I thought some of you reading this blog might be interested in seeing where in the world I recorded my personal observation. As you can see from these satellite images it is in the middle of no where.  I travelled far to capture this experience and encourage people, who can that is, to visit paintings you admire in person…to relive an experience an artist has left behind. There are plenty of photos on the web of the iconic landmark I have captured but human eyes tend to capture the sense of an environment the lens cannot. Looking at paintings is like looking at the world through another human eye’s or viewpoint. Should point out, although I sound very anti photo in this post I’m not, it is very useful for capturing large amounts of life expereinces through a lens that no painter could possible record in a life time.

Sketch zoom1

The dark snake like line running from top to bottom is the river wharf which runs right through the Yorkshire Dales, I have to say on this occasion it was very high due to large amounts of rainfall and it sounded very close and loud.

Zoom 4

Zoom 4

Zoom 5
Zoom 5

I would be interested to know if you like this sketch or not? or even viewed this rock face in person? I would also be interested to hear if you like this location satellite feature? sometimes what seems a good idea on paper turns out to be annoying in reality. The idea behind it is to help people visiting this blog glimpse the wild environment around the observation, let me know your thoughts?

Acrylic on Canvas, update (2008)

Acrylic on Canvas, update (2008)

Keeping true to my word I will stick the progress of my paintings on this blog (scroll further down to see the previous post on this painting). I had time last night, or shall we say a spare hour to tackle the road side on this particular painting. Its worth me pointing out I will not start another painting until I have completed this piece, its all about focus my art tutors used to drum into me at Art College (they did have a point though as my problem was and still is too many ideas floating about up there).

I will sketch allot of ideas floating about my head or go out in to the world to make studies but I will not even think about starting another painting until this one has been completed to my personal satisfaction.

From this update to my painting in Miami you will notice the road has allot more depth to it and more variation in tone. It still has along way to go but I have added the tyre marks to bring the viewer gaze into the painting conceptual point (where I want your eyes to focus on basically).

Acrylic on Canvas, Progress Zoom (2008)
Acrylic on Canvas, Progress Zoom (2008)

If we look closely at the road which I painted last night we can see the brush strokes used to create the tyre marks. I have intentionally put a tyre mark which is at a curve this is a deliberate and awkward brush stroke but the objective is to draw the spectator’s eye focus up into the painting where the figures are stood which should then carry your eye line across to the painter at the far left. The yellow lines and block need painting and the shadows finishing but I am happy with the progress, the painting depth is starting to emerge in my opinion.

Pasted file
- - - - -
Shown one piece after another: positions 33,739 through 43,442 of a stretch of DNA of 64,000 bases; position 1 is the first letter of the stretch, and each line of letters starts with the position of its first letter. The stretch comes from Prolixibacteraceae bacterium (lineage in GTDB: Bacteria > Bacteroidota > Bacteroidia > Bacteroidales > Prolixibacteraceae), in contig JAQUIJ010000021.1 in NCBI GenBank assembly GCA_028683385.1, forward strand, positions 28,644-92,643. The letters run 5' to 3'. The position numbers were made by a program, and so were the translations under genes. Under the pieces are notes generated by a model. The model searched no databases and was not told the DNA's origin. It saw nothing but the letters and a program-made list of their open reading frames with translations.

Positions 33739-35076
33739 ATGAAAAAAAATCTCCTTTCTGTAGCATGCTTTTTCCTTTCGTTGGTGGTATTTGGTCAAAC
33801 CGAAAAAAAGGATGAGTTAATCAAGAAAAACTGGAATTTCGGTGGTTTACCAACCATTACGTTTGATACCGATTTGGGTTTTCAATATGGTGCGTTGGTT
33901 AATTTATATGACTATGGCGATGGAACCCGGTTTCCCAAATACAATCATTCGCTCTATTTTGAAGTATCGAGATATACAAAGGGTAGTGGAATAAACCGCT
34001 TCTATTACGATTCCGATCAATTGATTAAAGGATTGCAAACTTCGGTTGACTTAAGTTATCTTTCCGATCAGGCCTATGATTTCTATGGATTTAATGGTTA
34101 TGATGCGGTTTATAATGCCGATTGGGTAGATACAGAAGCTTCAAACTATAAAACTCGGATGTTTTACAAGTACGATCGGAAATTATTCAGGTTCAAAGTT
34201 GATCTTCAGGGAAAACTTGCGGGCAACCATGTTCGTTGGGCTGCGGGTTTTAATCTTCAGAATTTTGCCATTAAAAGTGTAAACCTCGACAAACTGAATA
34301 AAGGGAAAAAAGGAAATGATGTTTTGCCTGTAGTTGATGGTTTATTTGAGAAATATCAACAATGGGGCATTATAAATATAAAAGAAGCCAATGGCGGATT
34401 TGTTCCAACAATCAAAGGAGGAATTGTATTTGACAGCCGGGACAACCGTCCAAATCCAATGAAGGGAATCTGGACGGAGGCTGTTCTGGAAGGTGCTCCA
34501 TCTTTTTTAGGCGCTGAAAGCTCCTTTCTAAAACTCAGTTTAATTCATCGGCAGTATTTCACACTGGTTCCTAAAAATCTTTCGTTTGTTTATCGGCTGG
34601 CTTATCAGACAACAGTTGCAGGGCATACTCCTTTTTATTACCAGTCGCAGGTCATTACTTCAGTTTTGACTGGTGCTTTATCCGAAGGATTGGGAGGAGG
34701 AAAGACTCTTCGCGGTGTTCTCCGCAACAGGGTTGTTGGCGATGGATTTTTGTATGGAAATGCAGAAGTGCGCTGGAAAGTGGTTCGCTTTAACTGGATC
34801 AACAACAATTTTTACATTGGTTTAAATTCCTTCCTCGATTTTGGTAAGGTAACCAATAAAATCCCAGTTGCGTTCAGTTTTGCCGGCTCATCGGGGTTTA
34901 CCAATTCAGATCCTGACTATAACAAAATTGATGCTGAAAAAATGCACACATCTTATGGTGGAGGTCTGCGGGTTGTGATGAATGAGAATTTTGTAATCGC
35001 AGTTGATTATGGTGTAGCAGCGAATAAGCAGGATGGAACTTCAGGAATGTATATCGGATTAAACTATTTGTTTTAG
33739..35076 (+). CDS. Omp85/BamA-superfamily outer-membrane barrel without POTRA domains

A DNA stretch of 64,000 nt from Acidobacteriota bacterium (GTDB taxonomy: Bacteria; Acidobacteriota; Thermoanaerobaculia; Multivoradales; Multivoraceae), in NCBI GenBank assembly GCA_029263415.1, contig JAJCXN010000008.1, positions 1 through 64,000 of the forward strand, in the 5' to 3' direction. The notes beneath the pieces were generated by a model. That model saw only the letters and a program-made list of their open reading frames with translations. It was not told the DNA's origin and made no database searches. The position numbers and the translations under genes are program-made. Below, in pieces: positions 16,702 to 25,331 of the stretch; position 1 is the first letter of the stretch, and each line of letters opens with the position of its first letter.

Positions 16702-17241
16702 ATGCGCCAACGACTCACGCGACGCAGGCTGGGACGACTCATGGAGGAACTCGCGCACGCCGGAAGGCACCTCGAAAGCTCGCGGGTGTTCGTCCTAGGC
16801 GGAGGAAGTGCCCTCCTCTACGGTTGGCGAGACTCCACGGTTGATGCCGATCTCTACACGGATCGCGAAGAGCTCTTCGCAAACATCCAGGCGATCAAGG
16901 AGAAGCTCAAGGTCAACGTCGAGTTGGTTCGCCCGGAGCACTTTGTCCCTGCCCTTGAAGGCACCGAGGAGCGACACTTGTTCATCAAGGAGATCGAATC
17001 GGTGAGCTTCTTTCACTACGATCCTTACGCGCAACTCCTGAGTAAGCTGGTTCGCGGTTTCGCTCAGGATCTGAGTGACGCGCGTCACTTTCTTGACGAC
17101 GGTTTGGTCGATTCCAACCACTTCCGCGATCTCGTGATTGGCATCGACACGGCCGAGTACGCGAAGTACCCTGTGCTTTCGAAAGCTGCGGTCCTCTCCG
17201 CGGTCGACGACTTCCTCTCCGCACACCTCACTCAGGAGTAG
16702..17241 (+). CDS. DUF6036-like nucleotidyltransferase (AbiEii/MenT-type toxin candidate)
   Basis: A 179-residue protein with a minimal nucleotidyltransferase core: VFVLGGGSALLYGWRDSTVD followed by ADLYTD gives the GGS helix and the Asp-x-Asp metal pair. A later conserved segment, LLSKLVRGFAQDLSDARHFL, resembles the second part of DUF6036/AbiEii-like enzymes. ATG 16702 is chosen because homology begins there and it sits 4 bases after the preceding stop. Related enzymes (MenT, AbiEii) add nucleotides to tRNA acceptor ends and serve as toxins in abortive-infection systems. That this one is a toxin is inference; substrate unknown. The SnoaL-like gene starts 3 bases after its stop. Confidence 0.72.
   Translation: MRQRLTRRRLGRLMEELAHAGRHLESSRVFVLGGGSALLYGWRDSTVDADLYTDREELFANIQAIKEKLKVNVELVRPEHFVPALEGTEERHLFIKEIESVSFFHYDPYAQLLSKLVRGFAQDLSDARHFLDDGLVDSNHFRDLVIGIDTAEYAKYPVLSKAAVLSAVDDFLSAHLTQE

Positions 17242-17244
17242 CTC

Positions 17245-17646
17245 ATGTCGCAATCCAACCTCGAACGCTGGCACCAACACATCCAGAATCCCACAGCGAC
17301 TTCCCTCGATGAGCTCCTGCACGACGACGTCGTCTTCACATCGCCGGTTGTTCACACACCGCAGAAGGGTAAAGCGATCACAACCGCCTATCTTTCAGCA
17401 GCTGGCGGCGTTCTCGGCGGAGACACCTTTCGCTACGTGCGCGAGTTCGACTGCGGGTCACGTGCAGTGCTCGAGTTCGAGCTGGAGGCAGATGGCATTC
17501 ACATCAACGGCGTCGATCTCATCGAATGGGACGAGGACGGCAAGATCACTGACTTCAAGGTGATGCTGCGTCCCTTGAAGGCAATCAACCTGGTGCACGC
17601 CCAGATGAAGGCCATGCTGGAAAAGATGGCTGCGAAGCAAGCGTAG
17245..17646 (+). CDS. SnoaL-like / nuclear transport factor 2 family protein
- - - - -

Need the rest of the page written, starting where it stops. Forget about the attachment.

I would be interested to hear your thoughts on the progress update and it’s direction.

Biro on paper, A4(2008)

Biro on paper, A4(2008)

A close up of the second sketch I did whilst visiting London (King Cross Train station) last week. The original sketch below was recorded in the evening rush hour. 

There is a distinct difference between the morning and evening peak times. I observed a sense of auto pilot in the morning, almost robot like, as everyone bobs up and down leaving the train towards the city. I thought this would make a striking painting at first and decided I would get back to the train station early that evening to record what I had witnessed…problem was it was a now a very different scenario I was presented with.

Allot more life, urgency and chaos unfolded in the train station, more people bumping into each other, people weaving in and out of the crowd. You will notice in the second drawing I have tried to introduce this into the composition and I will be experimenting with this when I get round to painting the final concept.

Biro on Paper, A3 (2008)

Biro on Paper, A3 (2008)

I redrew my original study last night, I removed the arrivals and destination board as it complicates the composition and I like the image without this distraction. I guess the final painting will leave the viewer asking what are they looking at unless you know the story behind it of coarse.

Biro on paper (a4) study, 2008

Biro on paper (a4) study, 2008

It was quiet difficult to draw from life on this study by the time I looked up to record my next set of marks the crowd had evolved again, different people, different life’s, different destinations and different journeys. It’s my intention to develop this image further and will probaly experiment with acrylic on canvas paper before tackling the final painting.

I always draw from life where possible…why you ask? it adds a sense of depth and time to a picture, when we draw from photographs or other media paintings or studies tend to look lifeless or a little static, especially when the subject matter is constantly moving.

The Blind Priest - Biro on Paper (2008)

The Blind Priest - Biro on Paper (2008)

I recently attended a wedding, as you do I’m sat in the church in Lincolnshire, which is around middle England, waiting for the bride to arrive. Out walks what I thought was a priest with trendy looking shades which demanded my attention as the light reflected from the sunlight seeping into the church. It was a very iconic image and I instantly recognised the potential this would make as a painting.

It was subsequently pointed out to me the priest was in fact blind, not a funky god preacher, nor was he a priest….he was in fact one of the choir singers…nerveless I had absorbed that initial iconic image and I was going to record it. Of course I added the ‘smoking stick’ as it added a sense of rebellion and made my idea complete.

I intend to create the final painting in due coarse and encourage you to sign up to my updates, top right of navigation, if you would like to know when I have published the final painting or just keep track of my latest observations.